]]>I got to visit a classroom where the activity was being implemented. The activity is in a chapter on good math communication and focuses on the important of revision. Watching the activity in action, I was struck by the subtle differences between focusing on *precision* and focusing on *revision*.

If you focus on precision, this can become a kind of “gotcha” activity. An activity in which the teacher sets up the kids by saying, “hey, this is really simple, everyone knows how to make a PB&J, so of course you can explain it…” knowing that they won’t be able to explain it to the alien the teacher is going to pretend to be, *without warning them.* The message the kids might take away is “writing in math class means painstakingly explaining your work to someone pretending to be an idiot” which is clearly not fun. There’s a reason the word “pain” is the first syllable in “painstaking!”

Because in fact, giving instructions that teach someone how to do something is NOT easy. The tricky part of giving instructions is figuring out what the other person does and doesn’t know, and tailoring (aka revising) your instruction to meet their needs.

When I watched the “Make a Peanut Butter and Jelly Sandwich” activity, the teacher had a GREAT launch — she showed a picture of an alien and explained that on Bob the Alien’s planet, they’d picked up radio transmissions of “Peanut Butter Jelly Time.” Bob wants to know what this amazing experience of making a peanut butter and jelly sandwich might be, since the aliens so enjoyed hearing the song!

So right away the students were in a mindset of needing to figure out how Bob the Alien thought. After the teacher acted out some instructions as Bob, the kids started to say, “Wait, Bob has no common sense!” and “Bob is taking these directions SO literally!” and then “Wait, can I change my instructions?” or “I need to revise this part.”

The activity was structured to have lots of revision moments built in — once after seeing “Bob” in action on some sample directions and then again after having a peer pretend to be Bob. The students revised other people’s instructions, not their own, to help make the revision not personal, and more about thinking about what they’ve learned about Bob.

The teacher’s language can help reinforce that we’re revising based on new data, not just recognizing that we should have done better the first time. The teacher can ask, “What are some different ways you think Bob might interpret that? How would you change your instructions if Bob did this instead of that?” The teacher can also ask, “What did you think about Bob before he read the first directions? How did your thinking change after you saw how he interpreted them?”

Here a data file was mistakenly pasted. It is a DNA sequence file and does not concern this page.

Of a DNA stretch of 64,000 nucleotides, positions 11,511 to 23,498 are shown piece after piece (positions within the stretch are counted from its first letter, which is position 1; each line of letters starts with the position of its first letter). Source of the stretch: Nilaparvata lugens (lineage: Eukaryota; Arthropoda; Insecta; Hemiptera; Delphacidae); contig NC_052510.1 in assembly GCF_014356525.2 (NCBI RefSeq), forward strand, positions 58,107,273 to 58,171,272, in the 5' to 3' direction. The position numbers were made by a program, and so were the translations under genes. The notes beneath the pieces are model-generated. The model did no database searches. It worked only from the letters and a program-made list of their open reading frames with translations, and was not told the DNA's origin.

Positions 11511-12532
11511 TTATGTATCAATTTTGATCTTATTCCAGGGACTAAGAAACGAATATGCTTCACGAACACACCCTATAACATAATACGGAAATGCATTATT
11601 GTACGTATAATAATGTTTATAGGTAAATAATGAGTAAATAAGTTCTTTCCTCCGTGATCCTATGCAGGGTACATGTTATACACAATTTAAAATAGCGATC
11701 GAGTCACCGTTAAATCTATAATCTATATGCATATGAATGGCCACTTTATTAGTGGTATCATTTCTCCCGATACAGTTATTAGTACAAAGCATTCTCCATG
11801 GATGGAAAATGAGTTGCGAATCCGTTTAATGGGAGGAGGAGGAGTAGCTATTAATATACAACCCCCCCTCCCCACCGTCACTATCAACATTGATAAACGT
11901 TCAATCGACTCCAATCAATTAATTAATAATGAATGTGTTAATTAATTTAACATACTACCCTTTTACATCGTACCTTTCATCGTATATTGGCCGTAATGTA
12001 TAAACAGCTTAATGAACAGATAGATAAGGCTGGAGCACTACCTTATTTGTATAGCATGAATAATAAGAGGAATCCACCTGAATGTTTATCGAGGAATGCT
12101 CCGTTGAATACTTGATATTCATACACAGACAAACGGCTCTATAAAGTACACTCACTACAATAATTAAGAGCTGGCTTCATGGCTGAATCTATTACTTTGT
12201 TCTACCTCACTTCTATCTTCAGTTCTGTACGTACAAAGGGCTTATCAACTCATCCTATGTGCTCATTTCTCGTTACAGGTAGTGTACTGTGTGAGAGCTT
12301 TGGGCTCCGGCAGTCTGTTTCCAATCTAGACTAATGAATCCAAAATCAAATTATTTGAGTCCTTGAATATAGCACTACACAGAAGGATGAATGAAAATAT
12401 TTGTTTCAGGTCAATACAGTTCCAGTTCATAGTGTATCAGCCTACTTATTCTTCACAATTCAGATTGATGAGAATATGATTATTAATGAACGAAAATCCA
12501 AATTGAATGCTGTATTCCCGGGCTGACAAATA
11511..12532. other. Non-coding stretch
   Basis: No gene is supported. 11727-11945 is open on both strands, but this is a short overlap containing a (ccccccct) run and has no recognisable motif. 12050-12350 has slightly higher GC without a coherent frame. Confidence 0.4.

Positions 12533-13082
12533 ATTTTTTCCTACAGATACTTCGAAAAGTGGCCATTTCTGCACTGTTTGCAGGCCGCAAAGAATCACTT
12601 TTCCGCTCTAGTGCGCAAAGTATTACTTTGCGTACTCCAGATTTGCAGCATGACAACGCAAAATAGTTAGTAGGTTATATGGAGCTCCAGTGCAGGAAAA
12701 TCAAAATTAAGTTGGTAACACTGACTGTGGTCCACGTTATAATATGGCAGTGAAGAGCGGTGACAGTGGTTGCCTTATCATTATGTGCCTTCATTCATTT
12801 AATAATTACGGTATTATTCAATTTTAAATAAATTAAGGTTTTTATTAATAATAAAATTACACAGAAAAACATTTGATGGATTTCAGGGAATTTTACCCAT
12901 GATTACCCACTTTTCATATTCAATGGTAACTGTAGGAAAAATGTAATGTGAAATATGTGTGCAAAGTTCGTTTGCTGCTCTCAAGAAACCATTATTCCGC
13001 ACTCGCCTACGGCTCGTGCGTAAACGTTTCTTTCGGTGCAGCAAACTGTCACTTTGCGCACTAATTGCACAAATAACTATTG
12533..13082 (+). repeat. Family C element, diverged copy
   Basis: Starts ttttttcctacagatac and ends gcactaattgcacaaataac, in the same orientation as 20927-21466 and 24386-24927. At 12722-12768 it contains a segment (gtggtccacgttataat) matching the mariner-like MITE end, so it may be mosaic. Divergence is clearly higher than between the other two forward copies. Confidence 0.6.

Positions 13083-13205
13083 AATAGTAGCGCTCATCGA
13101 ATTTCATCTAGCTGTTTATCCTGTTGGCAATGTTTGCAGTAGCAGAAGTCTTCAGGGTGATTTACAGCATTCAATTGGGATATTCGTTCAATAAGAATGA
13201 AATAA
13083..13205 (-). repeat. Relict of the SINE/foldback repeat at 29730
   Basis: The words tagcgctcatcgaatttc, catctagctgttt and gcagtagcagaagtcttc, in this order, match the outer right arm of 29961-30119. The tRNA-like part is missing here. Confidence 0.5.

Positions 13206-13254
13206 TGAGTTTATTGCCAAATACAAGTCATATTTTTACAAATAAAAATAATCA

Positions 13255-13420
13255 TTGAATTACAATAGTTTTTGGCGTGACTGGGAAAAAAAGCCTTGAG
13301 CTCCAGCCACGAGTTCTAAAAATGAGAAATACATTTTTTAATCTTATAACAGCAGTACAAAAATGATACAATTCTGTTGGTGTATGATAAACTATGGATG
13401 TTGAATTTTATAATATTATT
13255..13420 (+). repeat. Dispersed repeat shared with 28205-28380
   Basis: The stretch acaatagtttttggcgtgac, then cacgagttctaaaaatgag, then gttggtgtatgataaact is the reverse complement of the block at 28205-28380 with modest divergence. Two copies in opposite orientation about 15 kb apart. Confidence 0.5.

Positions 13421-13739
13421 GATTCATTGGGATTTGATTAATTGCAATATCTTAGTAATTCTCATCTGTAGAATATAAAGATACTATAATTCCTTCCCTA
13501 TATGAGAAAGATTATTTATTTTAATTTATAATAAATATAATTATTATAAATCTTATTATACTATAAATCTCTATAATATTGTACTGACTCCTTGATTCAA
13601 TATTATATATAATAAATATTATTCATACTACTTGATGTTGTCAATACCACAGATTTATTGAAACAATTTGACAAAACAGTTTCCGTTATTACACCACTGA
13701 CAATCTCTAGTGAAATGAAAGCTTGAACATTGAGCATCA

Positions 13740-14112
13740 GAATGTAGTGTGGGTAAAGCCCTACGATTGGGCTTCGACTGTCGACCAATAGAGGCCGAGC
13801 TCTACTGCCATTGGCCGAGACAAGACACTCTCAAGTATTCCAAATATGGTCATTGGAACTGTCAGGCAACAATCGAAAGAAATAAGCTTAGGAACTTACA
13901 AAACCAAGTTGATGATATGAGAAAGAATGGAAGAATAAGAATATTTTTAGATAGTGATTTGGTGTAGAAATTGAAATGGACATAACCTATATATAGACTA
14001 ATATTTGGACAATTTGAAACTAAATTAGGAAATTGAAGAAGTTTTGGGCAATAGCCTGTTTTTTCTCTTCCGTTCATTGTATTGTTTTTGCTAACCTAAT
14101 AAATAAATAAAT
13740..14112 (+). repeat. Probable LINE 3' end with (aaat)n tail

Writing instructions on how to make a Peanut Butter and Jelly Sandwich for an alien can be a great experience that helps students understand what revision is, why we revise, why feedback from others is an important part of revision, and why explanations might need to take different perspectives into account. The key is to make sure that the expectation is that we will get new information about how the alien thinks and revise based on that. This is not a “haha, you thought you knew how to write instructions!” It’s a “wow, that alien sure does interpret things weirdly, I guess I’ll have to try again now that I know that!”

Finally, it’s nice to have the students be the ones to articulate what they learned from the experience. After the activity, it’s neat to wonder, “What does this have to do with math?” or “What math experiences does this remind you of?” One thing I thought I might do is make an audience-o-meter with “Bob” at one end and “Myself” at the other and try to think about different audiences we might write mathematical explanations for, and the levels of detail, amounts of revising, etc. that we might need to include depending on where we are on the audience-0-meter.